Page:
As we recently reported, amendments have been drafted to the National Security Law. These will significantly burden transactions with companies significant for national security, also impacting on transaction timelines. Material changes were implemented in the draft amendments for the final reading, so we are sending you this updated summary with the main provisions of the amendments. Please note that the amendments entered into force as of 29 March 2017. The amendments prohibit specific acts by companies that are significant for national security. The aim of the amendments is to preclude threats or potential threats to state security, governance or society.

The prohibitions apply to the following companies:

  • electronic communications providers with significant influence in the market on which tariff regulation and expense calculation obligations are imposed under the Law on Electronic Communications;
  • audio electronic mass media, under a broadcasting permit issued by the National Electronic Mass Media Council, whose programme coverage area via terrestrial technical means is Latvia (or at least 60 percent of its territory), or audio-visual electronic media whose programme coverage area via terrestrial technical means is Latvia (or at least 95 percent of its territory);
  • companies that hold a licence for transmission, distribution or preservation of natural gas or that own natural gas equipment connected to the distribution system;
  • producers of electricity or thermal energy whose installed capacity exceeds 50 megawatts;
  • thermal energy transmission and distribution operators owning at least 100 km of thermal energy network;
  • companies that hold a licence for transmission of electricity.

Consent from the Cabinet of Ministers will be required before the following acts by limited liability companies that are significant for national security:

  • acquiring significant participation (10% or more of shares);
  • acquiring a decisive influence (majority of shares);
  • performing business transfer;
  • retaining shareholder status or rights to use indirect interest (voting rights) in the event of change of the ultimate beneficiary.

Consent from the Cabinet of Ministers is also required before becoming a member in a partnership that is significant to national security or before acquiring significant participation or decisive influence in a limited liability company that is already a member of such a partnership. A person who wants to acquire shares in a limited liability company significant for national security must file a request for consent. The specific rules for the procedure will be set by the Cabinet of Ministers, but the regulations have not yet been drafted.

In the event of a change of the ultimate beneficiary of a company or partnership that is significant to national security, a shareholder in the company or member of the partnership must apply for the consent of the Cabinet of Ministers to retain the shares or member status in the partnership. A person disregarding a decision of the Cabinet of Ministers on the duty to dispose of shares, terminate an indirect shareholding or withdraw from the partnership will lose the right to use voting rights in the company or to represent the partnership.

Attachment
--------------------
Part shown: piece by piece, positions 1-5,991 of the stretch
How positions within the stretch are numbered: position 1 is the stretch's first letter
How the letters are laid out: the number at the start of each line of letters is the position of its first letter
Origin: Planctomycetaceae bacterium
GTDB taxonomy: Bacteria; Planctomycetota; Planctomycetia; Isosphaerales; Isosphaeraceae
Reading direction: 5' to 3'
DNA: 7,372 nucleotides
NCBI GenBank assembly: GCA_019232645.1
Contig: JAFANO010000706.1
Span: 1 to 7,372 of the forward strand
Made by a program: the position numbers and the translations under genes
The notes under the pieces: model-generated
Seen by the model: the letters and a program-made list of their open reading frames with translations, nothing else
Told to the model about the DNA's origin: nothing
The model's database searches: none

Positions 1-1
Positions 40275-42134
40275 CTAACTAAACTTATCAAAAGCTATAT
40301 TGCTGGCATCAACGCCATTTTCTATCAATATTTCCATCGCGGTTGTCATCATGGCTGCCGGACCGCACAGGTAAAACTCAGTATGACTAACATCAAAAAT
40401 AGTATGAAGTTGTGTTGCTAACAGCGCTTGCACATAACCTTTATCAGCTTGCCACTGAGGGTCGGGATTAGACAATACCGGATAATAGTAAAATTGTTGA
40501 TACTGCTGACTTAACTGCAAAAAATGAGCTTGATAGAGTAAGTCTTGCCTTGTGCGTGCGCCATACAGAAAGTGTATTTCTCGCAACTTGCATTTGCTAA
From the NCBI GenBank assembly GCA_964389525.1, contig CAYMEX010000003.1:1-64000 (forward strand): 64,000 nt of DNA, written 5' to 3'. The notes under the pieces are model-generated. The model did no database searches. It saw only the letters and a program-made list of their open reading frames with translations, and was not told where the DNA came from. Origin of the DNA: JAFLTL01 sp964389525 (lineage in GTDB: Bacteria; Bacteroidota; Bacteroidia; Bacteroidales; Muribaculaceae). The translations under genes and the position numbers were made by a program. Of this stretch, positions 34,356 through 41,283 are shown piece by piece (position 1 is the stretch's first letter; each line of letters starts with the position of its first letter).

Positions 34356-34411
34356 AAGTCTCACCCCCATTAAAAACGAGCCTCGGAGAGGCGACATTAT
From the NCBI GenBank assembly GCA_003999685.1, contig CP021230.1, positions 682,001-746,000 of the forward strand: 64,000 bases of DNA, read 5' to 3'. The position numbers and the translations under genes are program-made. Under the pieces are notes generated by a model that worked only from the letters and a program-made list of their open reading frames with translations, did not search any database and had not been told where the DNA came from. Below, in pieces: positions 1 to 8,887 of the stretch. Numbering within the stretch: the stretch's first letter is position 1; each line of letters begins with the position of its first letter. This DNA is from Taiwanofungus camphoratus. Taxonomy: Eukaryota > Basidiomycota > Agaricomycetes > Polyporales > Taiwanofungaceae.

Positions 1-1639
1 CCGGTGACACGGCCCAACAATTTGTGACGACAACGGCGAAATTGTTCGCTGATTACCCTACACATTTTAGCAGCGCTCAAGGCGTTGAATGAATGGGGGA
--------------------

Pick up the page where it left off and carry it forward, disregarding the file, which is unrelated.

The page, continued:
Consent from the Cabinet of Ministers is also necessary when another person acquires the business of a company that is significant for national security that contains assets that are being used for the activity of the company. A request to the Cabinet of Ministers should be filed by a company which is considered significant for national security.

The Cabinet of Ministers will have one month to issue decisions in these cases. However, if necessary, it will be allowed to extend this term to four months. It will be possible to file a complaint regarding a decision by the Cabinet of Ministers with the administrative district court that will review the case in a composition of three judges. A cassation complaint can be filed regarding the judgement of the administrative district court.

The amendments provide that an transaction or action not covered by the required permit will be deemed void as of the date it was concluded or performed. Making changes in the shareholders’ register without the consent of the Cabinet of Ministers is forbidden.

A company that has obtained the status of a company significant for national security is required:

  • to file notification regarding its status to the Company Register;
  • to notify the shareholders or members of the partnership and
  • to ensure that notification is sent to shareholders, persons with indirect shareholding or members of the partnership;
  • to inform the institution appointed by the Cabinet of Ministers as to who are its shareholders, persons having an indirect shareholding, or members, as well as ultimate beneficiaries.

Companies conforming to the status of a company significant to national security on the day when the amendments entered into force must fulfil the obligations mentioned above on or before 1 June 2017.

Starting from 15 June 2017 the Company Register will publish information on companies that are significant for national security on its web page.

The amendments state that the Cabinet of Ministers will, eg, appoint the institution to whom an application for a permit must be submitted, the amount of information to be submitted, and procedures for decision making. Currently, the Cabinet of Ministers regulations have not yet been drafted. This means that, although the amendments entered into force already on 29 March 2017, companies may face difficulties because of ambiguity as to practical application of the amendments.